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Jenks Avenue, Low Hill, Wolverhampton, West Midlands, WV10 9JN
Number of Pupils
Highlights from Latest Inspection
Low Hill Nursery School continues to be an outstanding school.
What is it like to attend this school?
High expectations and nurturing relationships make for a calm and safe environment for children to learn at Low Hill.
Children are highly interested in the resources and activities which staff share with them. Staff tailor their interactions with each child to help them learn exactly what they need to. Staff reinforce learning through repetition of new language and vocabulary.
They develop children's independence, for example, by teaching them to use tools, such as scissors and knives safely. Children learn exceptionally well.
Children respond to the curriculum wi...th the same enthusiasm shown to them by staff.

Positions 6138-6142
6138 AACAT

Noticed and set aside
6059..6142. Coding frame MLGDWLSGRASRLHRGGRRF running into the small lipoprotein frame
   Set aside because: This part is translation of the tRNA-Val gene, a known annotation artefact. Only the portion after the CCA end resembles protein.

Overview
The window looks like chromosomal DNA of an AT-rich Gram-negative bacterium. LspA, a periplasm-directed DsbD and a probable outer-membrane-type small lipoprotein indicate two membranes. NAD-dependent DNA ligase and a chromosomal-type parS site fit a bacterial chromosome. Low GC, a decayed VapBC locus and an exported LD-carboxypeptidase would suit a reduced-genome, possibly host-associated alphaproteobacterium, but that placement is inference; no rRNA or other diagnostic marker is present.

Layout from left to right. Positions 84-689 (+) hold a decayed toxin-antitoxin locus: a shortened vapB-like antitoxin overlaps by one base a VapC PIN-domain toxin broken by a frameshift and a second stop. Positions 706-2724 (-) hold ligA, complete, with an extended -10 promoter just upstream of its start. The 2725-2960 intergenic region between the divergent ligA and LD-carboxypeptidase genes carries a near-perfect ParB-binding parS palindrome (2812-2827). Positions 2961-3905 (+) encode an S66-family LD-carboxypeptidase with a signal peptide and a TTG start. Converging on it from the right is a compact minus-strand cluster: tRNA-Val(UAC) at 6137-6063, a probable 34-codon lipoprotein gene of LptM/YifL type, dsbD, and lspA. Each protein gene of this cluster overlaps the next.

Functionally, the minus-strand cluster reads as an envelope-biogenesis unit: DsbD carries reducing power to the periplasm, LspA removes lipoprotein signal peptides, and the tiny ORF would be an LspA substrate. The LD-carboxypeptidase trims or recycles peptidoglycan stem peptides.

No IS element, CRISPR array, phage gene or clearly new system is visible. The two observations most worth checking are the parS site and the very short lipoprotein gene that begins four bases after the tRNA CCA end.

Staff use their knowledge of children to hold children's attention and keep them focused on the task at hand. As a result, children become absorbed in their learning. They engage happily and enjoy the feeling of success, which staff praise and celebrate.
Familiar routines at family times, where children sing rhymes and share their feelings, provide a settled experience in which children thrive.
Leaders work hard to build strong partnerships with families. The school is at the centre of the community.
Leaders know that by supporting families they will improve the life chances of the children. Parents and carers agree. One parent reflected the views of many when they said, 'This school has saved my life.'
What does the school do well and what does it need to do better?
Leaders, including governors, are ambitious for all children to achieve highly. They are acutely aware of issues in the local area and are determined to build children's aspirations. With this in mind, they have created a unique curriculum that weaves children's interests with defined learning effectively.
Leaders plan for children to become 'confident communicators', 'story makers' and 'masters of maths'. This learning is extremely well sequenced from the two-year-old provision upwards.
Staff are exceptionally skilled at knowing each child's interests, needs and next steps.